It easily ranks as one of the sweetest moments of the 2010 Red Sox season: Daniel Nava, cut from his college team, a refugee from an independent league team, hitting the first pitch he saw for a grand slam off Joe Blanton of the Phillies. In Fenway Park. On national TV. With his mom and dad in the stands.
It was noted at the time that he was only the second player in big-league history to hit a slam on his first pitch, and just the fourth to hit a slam in his first at-bat.
But going into Tuesday night's game, in which he is batting eighth and playing left field, Nava has yet to hit another home run, a span of 51 games, 161 plate appearances and 141 at-bats.
How long did the other first-AB slammers go before hitting their next home run?
Kevin Kouzmanoff was a first-pitch slammer when he connected off Edwin Volquez of the Rangers on Sept. 2, 2006. The next day, Kouzmanoff homered again, off Kevin Millwood of the Rangers.
Former Sox outfielder Jeremy Hermida was with the Marlins on Aug. 31, 2005, when he came to the plate for the first time, his team trailing the Cardinals 10-0, and hit a slam off Alberto Reyes (yes, the same Reyes who plunked Nomar Garciaparra in the wrist on Sept. 25, 1999, leading to his wrist issues the following season).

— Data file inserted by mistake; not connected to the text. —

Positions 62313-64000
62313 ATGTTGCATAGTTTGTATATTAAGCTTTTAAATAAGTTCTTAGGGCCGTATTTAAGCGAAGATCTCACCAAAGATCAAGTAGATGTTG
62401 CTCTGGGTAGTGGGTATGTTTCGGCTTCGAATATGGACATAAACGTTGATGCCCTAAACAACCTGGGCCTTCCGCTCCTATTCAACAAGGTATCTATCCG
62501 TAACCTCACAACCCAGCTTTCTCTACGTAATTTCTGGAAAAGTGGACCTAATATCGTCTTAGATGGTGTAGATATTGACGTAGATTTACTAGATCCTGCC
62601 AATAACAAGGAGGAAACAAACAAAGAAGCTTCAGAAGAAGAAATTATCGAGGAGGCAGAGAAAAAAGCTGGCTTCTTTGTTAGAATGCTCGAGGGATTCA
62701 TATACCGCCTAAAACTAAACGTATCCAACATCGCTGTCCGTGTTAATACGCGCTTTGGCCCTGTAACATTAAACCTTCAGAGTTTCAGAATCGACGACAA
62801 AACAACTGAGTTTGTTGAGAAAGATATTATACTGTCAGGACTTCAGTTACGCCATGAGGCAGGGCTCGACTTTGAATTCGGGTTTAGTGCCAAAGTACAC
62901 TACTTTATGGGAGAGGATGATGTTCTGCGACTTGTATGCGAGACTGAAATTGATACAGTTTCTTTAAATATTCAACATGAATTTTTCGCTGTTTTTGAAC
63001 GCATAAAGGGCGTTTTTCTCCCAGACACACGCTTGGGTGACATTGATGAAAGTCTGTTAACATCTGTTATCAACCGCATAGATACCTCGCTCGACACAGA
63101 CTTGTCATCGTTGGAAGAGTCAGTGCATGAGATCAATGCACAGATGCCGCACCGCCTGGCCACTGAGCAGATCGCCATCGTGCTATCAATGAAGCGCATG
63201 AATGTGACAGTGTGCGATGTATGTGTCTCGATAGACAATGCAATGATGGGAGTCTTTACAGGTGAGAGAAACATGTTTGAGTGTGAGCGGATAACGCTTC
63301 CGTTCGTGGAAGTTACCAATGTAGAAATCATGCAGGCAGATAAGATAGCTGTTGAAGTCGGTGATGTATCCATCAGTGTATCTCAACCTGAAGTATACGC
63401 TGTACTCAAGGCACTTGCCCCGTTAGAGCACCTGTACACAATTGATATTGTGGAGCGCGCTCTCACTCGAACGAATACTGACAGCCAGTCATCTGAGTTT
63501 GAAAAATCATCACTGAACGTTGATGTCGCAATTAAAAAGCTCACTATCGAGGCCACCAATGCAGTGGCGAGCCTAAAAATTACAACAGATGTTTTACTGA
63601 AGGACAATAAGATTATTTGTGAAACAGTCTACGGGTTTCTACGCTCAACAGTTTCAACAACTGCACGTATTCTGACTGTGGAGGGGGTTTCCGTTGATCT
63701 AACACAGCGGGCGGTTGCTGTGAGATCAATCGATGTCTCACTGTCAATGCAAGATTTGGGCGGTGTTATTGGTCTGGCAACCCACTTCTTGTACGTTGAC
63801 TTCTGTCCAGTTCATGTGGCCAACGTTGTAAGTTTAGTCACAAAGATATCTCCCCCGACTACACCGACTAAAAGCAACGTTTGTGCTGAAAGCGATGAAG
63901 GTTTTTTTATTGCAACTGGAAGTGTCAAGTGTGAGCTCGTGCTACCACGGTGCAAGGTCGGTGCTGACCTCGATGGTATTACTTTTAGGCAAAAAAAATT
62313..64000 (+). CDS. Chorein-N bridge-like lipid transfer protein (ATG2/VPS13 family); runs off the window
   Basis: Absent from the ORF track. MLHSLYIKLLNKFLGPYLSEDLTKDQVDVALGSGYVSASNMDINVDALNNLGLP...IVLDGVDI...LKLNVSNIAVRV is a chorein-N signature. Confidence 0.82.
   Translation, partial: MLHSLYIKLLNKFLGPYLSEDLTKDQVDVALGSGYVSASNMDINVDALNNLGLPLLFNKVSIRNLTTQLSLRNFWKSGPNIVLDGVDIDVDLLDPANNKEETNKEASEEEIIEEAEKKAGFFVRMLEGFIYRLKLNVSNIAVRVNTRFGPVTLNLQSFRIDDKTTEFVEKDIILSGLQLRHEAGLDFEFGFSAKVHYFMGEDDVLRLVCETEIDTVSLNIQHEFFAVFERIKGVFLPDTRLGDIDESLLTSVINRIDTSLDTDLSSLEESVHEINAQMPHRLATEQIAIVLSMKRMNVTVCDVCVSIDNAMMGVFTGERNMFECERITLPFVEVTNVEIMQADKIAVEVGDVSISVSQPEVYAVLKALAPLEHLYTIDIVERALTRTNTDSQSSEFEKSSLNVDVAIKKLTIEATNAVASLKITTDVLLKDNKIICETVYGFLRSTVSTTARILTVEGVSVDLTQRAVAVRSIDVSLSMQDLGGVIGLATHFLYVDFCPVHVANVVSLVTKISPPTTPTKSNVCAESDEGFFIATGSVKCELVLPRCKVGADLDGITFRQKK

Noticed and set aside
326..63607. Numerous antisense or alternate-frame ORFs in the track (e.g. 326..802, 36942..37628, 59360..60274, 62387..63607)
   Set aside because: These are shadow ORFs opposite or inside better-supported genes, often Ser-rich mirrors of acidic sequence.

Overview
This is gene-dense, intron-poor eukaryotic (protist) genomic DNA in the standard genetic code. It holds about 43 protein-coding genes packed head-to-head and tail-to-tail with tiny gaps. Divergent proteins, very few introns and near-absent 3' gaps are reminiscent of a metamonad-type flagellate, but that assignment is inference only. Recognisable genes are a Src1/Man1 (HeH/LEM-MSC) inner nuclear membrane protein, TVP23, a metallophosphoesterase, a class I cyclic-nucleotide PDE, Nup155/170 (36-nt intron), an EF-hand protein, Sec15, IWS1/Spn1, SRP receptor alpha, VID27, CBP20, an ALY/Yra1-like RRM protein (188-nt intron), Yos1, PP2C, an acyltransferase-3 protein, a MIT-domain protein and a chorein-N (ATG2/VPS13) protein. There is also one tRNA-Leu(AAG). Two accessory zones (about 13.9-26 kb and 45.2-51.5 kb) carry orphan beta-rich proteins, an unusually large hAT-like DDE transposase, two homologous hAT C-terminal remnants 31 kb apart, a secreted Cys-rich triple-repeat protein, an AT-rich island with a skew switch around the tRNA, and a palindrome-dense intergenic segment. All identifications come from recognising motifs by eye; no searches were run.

Hermida went 28 at-bats before hitting a solo home run off Esteban Loaiza, the first of three home runs he would hit in a span of five games at the end of that season.
The third guy was a turn-of-the-20th-century pitcher, Bill Duggleby, who was playing for Philadelphia when he hit a grand slam off Cy Seymour of the New York Giants on April 21, 1898. Duggleby wouldn't hit another home run for six years, a solo home run off Brooklyn's Ed Poole on June 23, 1904. He finished his career with six home runs in 686 plate appearances.
There have been instances, of course, where a player homering in his first big-league at-bat never hit another. We went to David Vincent, who coedited the Home Run Encyclopedia, for the list of those players. (See below)
You'll notice the only Red Sox player on the list is a pitcher, Bill LeFebvre. But with Nava's big-league prospects uncertain next season, he might want to get No. 2 out of the way before the end of the season.